Society for Surgery of the Alimentary Tract
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Stephen Firkins*1, Yazan Abu Omar1, Heesoo Yoo1, Vibhu Chittajallu2, Bailey Flora1, Brian Baggott1, C. Roberto Simons-Linares1
1Gastroenterology and Hepatology, Cleveland Clinic, Cleveland, OH; 2University Hospitals, Cleveland, OH

Background: Obesity is a known risk factor for cancer, including pancreatic adenocarcinoma (PDAC). Bariatric surgery is the most effective treatment for obesity and metabolic comorbidities but has also been shown to reduce the risk of PDAC before the age of 50 and among patients with diabetes. We aim to characterize the effects of bariatric surgery on pancreatic cancer risk in the U.S. population using a large, population-based database.

Methods: We performed a retrospective cohort analysis utilizing the National Inpatient Sample (NIS) database from October 2015 to December 2020. All adult subjects with a BMI > 40 or BMI >35 with presence of other comorbidities – hypertension (HTN), Diabetes (DM), hyperlipidemia (HLD) and/or obstructive sleep apnea (OSA) – were identified and stratified into those with and without history of bariatric surgery (Roux-en-Y gastric bypass or sleeve gastrectomy). Baseline characteristics and comorbidities among the two groups were compared using chi-squared and Wilcoxon rank-sum tests. We then performed logistic regression analysis to assess the risk of PDAC after adjusting for risk factors, including tobacco use, acute and chronic pancreatitis, diabetes mellitus and various stages of obesity.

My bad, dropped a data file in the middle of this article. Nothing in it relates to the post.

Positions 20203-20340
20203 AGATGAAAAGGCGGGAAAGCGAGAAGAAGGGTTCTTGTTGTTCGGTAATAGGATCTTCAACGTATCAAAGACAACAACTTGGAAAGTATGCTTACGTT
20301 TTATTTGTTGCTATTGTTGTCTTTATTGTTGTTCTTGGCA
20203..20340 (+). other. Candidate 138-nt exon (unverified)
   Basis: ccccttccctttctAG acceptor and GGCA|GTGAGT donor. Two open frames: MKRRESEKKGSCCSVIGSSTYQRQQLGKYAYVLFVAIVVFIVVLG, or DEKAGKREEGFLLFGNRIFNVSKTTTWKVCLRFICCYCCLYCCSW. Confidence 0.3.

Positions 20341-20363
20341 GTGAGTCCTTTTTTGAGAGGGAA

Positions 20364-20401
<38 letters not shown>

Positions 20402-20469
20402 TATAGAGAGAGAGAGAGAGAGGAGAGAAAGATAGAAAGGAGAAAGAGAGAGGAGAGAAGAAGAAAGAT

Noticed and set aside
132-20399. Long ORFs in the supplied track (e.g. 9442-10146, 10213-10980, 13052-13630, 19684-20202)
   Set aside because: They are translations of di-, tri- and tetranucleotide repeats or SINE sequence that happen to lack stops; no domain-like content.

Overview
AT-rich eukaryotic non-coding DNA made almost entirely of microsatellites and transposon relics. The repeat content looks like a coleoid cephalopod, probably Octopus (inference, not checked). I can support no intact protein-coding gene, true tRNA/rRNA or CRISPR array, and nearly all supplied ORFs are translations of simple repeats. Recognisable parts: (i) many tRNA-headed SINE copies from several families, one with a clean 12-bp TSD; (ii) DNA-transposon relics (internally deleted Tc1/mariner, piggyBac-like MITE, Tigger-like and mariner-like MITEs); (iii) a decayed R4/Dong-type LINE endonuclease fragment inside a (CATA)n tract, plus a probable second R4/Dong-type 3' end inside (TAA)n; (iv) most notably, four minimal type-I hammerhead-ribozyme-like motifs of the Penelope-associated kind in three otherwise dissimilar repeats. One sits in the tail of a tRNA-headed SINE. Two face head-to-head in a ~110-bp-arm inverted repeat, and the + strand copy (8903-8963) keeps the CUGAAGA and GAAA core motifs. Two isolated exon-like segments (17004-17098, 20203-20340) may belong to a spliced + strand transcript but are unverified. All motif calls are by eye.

Results: Over 19 million subjects were included, 1,656,329 of whom had a history of bariatric surgery. Patients with a history of bariatric surgery had significantly lower rates of hypertension, hyperlipidemia, chronic kidney disease, tobacco use, and acute and chronic pancreatitis (p<0.001), while having higher rates of obstructive sleep apnea (p<0.001). History of bariatric surgery further significantly reduced the risk of PDAC (OR; 95% CI) on both univariable (0.50; 0.44-0.56) and multivariable analysis (0.68; 0.61-0.77) (p<0.001), when adjusted for multiple comorbidities and confounders.

Conclusion: Bariatric surgery independently exhibits a protective effect against PDAC oncogenesis. This is the largest study to date showing the benefits of surgically-assisted weight loss on PDAC risk. With advancements in minimally invasive bariatric procedures, expanded patient eligibility and acceptance of such procedures may serve to further reduce the burden of pancreatic cancer.

Table 1. Baseline characteristics

Table 2. Univariable and multivariable analysis of pancreatic cancer risk

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